Society

What Price Value?

Somehow it always seems to come down to apples and oranges, doesn't it? i i

Somehow it always seems to come down to apples and oranges, doesn't it? Romeo Gacad/AFP/Getty Images hide caption

itoggle caption Romeo Gacad/AFP/Getty Images
Somehow it always seems to come down to apples and oranges, doesn't it?

Somehow it always seems to come down to apples and oranges, doesn't it?

Romeo Gacad/AFP/Getty Images

Last Fall I had the pleasure of speaking at the Gund Institute at the University of Vermont. This Institute is focused on "ecological economics". Our discussion was wide ranging, wider than any of us expected.

I learned that the Gund Institute was trying hard to quantify the economic values of "bads", as opposed to "goods". Air pollution, a typical Tragedy of the Commons, impacts all of us. Yet we all know it is not "priced" into the costs of our "goods" for sale.

The very able faculty and students at the Gund Institute told me of a 30-year fight to try to get "bads" properly valued and priced into the ongoing economic system.

I was both deeply moved and somewhat startled. "Why are you buying into the economic theory of value?", I asked. "You are assuming the legitimacy of the framework of modern economics and losing your 30-year struggle."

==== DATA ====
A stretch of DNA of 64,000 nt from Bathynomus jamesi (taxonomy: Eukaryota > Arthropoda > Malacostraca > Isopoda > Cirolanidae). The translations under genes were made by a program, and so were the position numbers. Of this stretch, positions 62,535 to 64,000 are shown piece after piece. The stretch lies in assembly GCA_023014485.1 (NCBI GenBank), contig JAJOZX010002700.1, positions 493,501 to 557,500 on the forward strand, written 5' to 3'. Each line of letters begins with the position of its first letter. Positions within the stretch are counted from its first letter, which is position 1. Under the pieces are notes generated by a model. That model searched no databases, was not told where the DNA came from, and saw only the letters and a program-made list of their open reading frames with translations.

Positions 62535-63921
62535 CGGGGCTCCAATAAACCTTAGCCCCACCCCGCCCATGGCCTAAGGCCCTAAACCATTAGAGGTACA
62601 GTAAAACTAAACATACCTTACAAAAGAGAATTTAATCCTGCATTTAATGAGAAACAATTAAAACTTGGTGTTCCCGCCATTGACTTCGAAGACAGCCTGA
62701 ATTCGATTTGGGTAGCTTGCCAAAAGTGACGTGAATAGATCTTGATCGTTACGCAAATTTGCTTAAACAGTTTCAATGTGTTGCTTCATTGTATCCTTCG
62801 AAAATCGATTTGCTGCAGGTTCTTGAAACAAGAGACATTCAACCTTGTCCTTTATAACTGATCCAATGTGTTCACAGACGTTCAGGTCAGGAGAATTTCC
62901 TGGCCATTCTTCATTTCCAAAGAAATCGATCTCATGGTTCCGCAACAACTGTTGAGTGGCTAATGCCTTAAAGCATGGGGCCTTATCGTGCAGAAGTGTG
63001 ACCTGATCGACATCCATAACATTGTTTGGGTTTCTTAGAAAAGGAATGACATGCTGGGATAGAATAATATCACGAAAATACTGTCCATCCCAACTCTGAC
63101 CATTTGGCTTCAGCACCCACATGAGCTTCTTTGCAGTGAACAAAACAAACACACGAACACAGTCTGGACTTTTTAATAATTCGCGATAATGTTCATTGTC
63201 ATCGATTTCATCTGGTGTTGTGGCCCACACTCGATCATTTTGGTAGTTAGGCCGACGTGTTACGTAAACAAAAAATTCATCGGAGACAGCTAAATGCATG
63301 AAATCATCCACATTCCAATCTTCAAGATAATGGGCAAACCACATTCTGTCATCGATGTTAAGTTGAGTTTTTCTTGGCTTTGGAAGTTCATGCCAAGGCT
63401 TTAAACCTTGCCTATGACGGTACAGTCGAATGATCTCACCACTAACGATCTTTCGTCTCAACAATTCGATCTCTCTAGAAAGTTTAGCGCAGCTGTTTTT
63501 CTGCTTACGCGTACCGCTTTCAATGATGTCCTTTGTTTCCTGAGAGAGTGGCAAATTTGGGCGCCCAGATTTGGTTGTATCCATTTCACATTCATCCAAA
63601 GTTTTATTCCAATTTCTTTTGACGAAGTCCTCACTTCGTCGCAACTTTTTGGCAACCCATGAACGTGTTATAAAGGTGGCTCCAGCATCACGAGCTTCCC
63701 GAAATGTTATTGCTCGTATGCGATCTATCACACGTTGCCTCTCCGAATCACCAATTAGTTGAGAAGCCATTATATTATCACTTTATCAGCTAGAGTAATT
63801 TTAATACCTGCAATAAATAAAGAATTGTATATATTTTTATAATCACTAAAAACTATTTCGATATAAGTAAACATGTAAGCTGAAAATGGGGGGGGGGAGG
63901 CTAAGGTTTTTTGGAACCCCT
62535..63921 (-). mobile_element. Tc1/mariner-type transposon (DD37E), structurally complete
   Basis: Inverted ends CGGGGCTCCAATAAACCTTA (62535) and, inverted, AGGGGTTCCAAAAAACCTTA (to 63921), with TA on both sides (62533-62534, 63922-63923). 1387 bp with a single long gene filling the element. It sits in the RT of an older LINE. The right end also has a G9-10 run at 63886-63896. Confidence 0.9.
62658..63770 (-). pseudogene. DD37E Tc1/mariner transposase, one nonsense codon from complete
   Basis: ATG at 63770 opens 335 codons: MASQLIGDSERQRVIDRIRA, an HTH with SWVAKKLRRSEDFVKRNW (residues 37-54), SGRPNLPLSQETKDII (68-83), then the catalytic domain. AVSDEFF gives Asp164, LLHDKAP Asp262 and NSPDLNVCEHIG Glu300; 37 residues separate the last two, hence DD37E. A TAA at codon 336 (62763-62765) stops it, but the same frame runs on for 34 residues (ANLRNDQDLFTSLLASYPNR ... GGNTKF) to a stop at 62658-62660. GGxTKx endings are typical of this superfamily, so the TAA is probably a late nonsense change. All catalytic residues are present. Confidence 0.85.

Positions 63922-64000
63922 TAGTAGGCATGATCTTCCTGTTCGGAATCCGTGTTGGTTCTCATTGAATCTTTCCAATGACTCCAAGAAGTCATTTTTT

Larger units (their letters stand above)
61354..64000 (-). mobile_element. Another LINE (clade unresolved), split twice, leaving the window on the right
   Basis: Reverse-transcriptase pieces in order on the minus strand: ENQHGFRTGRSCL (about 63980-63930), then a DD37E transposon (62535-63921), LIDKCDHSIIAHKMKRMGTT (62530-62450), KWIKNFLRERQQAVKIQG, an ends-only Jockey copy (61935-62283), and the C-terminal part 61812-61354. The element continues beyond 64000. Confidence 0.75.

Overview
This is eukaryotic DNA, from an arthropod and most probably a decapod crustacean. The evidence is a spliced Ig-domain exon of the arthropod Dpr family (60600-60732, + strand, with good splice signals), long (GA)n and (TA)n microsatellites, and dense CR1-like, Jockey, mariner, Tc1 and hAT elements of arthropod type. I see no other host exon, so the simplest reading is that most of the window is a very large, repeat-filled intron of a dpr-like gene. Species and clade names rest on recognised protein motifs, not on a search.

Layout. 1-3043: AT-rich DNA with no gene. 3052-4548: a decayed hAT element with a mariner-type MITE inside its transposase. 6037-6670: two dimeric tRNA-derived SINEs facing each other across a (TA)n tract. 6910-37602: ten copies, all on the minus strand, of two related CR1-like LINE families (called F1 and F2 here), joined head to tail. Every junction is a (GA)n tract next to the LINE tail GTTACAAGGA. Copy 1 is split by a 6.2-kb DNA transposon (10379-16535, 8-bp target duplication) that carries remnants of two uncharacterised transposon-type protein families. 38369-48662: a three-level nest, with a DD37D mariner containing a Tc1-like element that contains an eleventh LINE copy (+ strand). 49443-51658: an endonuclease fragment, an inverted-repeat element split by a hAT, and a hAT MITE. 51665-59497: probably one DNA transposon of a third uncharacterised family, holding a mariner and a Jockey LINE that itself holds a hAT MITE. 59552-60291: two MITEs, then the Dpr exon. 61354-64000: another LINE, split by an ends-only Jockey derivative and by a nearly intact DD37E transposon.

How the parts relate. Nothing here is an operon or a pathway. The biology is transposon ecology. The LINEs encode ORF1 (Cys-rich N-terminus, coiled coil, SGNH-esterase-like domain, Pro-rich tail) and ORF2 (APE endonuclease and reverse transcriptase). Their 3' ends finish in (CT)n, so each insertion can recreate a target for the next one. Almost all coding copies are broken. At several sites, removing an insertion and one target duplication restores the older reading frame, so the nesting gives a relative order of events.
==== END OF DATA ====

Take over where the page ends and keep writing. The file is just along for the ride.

We were all confused by my remark.

I come, 10 months later, to begin to understand what I intuited then: the economic theory of value is based on "value in trade". The value of an orange to me is, roughly, the number of apples, or parts of apples, for which I will trade my orange to you and you will trade your apples to me.

A foundational theory in economics, "utility theory" formalizes this in an Edgeworth box, a tool that, as an approximate description, considers a coordinate system of apples and oranges, the X and Y axes, and on each axis, who of us owns what fraction of each at the "beginning of time", and for each of us, "isoutility curves", i.e. curves in this space showing lines, like contour lines in a topographical map, of my constant level of "happiness", or utility, each such curve along a set of orange-apple trade ratios, and your constant "happiness" curves for all possible trades of oranges and apples. These curves are, by assumption, bent in such a way that our two sets of isoutility curves each cross at two points in this two-good Edgeworth box.